artists in the 1920s, including Derain, Giorgio de Chirico, and the artists of
the New Objectivity movement. Picasso"s paintings and drawings from this period
frequently recall the work of Ingres.
1930s, the minotaur replaced the harlequin as a motif which he used often in
his work. His use of the minotaur came partly from his contact with the surrealists,
who often used it as their symbol, and appears in Picasso"s Guernica.[citation
Picasso"s most famous work is his depiction of the German bombing of Guernica
during the Spanish Civil War — Guernica. This large canvas embodies for
many the inhumanity, brutality and hopelessness of war.
Asked to explain its symbolism, Picasso said, "It isn"t up to the painter
to define the symbols. Otherwise it would be better if he wrote them out in so
many words! The public who look at the picture must interpret the symbols as
they understand them."
Guernica hung in New York"s Museum of
Modern Art for many years. In 1981 Guernica was returned to Spain and
exhibited at the Casón del Buen Retiro.
In 1992 the painting hung in Madrid"s Reina Sofía Museum when it opened.
one of 250 sculptors who exhibited in the 3rd Sculpture International held at
the Philadelphia Museum of Art in the summer of 1949. In the 1950s Picasso"s
style changed once again, as he took to producing reinterpretations of the art
of the great masters. He made a series of works based on Velazquez"s painting
of Las Meninas. He also based paintings on works of art by Goya, Poussin, Manet,
Courbet and Delacroix.
Picasso sculpture in Chicago.
commissioned to make a maquette for a huge 50 foot high public sculpture
to be built in Chicago, known usually as the Chicago Picasso. He
approached the project with a great deal of enthusiasm, designing a sculpture
which was ambiguous and somewhat controversial. What the figure represents is
not known; it could be a bird, a horse, a woman or a totally abstract shape.
The sculpture, one of the most recognizable landmarks in downtown Chicago, was
unveiled in 1967. Picasso refused to be paid $100,000 for it, donating it to
the people of the city.
final works were a mixture of styles, his means of expression in constant flux
until the end of his life. Devoting his full energies to his work, Picasso
became more daring, his works more colourful and expressive, and from 1968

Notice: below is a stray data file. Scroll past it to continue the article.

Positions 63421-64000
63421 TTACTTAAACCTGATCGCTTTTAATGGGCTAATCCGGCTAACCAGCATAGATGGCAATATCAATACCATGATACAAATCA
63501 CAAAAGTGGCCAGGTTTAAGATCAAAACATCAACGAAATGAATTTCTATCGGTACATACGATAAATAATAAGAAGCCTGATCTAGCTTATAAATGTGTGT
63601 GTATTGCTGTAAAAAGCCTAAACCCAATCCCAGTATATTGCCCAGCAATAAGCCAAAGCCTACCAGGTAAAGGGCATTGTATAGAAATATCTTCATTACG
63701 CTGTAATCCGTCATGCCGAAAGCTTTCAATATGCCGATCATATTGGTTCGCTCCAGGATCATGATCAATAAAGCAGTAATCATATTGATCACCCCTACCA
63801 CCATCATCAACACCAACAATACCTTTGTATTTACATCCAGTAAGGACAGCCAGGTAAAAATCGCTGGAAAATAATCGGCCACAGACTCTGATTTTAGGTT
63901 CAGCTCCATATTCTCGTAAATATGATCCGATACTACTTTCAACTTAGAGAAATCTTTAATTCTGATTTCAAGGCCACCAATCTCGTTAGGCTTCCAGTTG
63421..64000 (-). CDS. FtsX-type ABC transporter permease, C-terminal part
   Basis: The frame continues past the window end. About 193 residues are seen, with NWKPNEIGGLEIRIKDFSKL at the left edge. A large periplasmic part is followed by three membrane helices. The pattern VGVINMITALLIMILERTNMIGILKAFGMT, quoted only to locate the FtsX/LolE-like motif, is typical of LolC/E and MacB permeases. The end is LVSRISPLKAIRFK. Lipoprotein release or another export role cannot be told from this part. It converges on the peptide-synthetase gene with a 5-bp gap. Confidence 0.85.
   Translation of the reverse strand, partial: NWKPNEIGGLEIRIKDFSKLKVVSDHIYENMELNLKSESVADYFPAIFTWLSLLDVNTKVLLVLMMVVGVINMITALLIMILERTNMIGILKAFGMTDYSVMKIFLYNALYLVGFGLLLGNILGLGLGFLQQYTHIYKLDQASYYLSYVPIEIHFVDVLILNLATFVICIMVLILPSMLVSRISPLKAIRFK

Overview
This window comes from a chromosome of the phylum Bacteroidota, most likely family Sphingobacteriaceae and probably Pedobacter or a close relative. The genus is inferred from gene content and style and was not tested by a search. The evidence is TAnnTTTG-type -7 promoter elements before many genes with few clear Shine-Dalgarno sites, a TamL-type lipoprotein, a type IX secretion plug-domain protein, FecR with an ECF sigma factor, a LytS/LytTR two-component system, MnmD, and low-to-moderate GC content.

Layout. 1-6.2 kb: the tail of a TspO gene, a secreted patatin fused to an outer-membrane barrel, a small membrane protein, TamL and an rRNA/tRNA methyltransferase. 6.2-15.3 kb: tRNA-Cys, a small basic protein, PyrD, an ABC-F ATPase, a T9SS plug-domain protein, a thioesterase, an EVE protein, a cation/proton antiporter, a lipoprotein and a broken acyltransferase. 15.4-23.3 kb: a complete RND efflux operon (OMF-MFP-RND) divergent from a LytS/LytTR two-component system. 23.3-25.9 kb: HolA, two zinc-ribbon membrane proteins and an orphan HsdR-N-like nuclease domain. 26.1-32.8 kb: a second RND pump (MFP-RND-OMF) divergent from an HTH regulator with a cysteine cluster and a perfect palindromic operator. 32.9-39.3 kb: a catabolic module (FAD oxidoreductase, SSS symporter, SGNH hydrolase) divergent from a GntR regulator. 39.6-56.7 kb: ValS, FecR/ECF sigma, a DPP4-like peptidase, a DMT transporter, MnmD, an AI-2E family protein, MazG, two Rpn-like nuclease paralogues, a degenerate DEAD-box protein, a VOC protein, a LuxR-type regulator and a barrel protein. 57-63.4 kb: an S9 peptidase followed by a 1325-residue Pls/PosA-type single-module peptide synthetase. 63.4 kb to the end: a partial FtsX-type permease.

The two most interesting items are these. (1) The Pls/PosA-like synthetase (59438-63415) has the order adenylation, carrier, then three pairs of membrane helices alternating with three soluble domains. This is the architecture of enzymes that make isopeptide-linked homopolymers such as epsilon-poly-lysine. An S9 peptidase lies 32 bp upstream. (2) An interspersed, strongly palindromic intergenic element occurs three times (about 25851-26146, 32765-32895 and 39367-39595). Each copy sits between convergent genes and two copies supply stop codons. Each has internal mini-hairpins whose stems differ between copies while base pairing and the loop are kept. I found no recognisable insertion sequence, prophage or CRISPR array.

through 1971 he produced a torrent of paintings and hundreds of copperplate
etchings. At the time these works were dismissed by most as pornographic
fantasies of an impotent old man or the slapdash works of an artist who was
past his prime. One long time admirer, Douglas Cooper, called them "the
incoherent scribblings of a frenetic old man".
Only later, after Picasso"s death, when the rest of the art world had moved on
from abstract expressionism, did the critical community come to see that
Picasso had already discovered neo-expressionism and was, as so often before,
ahead of his time.
At the time of
his death many of his paintings were in his possession, as he had kept off the
art market what he didn"t need to sell. In addition, Picasso had a considerable
collection of the work of other famous artists, some his contemporaries, such
as Henri Matisse, with whom he had exchanged works. Since Picasso left no will,
his death duties (estate tax) to the French state were paid in the form of his
works and others from his collection. These works form the core of the immense
and representative collection of the Musée Picasso in Paris. In 2003,
relatives of Picasso inaugurated a museum dedicated to him in his birthplace,
Málaga, Spain, the Museo Picasso
Picasso in Barcelona features many of Picasso"s early works, created while he
was living in Spain, including many rarely seen works which reveal Picasso"s
firm grounding in classical techniques. The museum also holds many precise and
detailed figure studies done in his youth under his father"s tutelage, as well
as the extensive collection of Jaime Sabartés, Picasso"s close friend
from his Barcelona days who, for many years, was Picasso"s personal secretary.
The film Surviving
Picasso was made about Picasso in 1996, as seen through the eyes of Françoise
Gilot. Anthony Hopkins played Picasso in the movie.
by Picasso rank among the most expensive paintings in the world.
on a black armchair" - sold for USD $45.1 million in 1999 to Les Wexner,
who then donated it to the Wexner Center for the Arts.
Noces de Pierrette - sold for more than USD $51 million in 1999.
à la pipe- sold for USD $104 million at Sotheby"s on May 4, 2004, establishing a
new price record.
Maar au Chat
- sold for USD $95.2 million at Sotheby"s on May 3, 2006.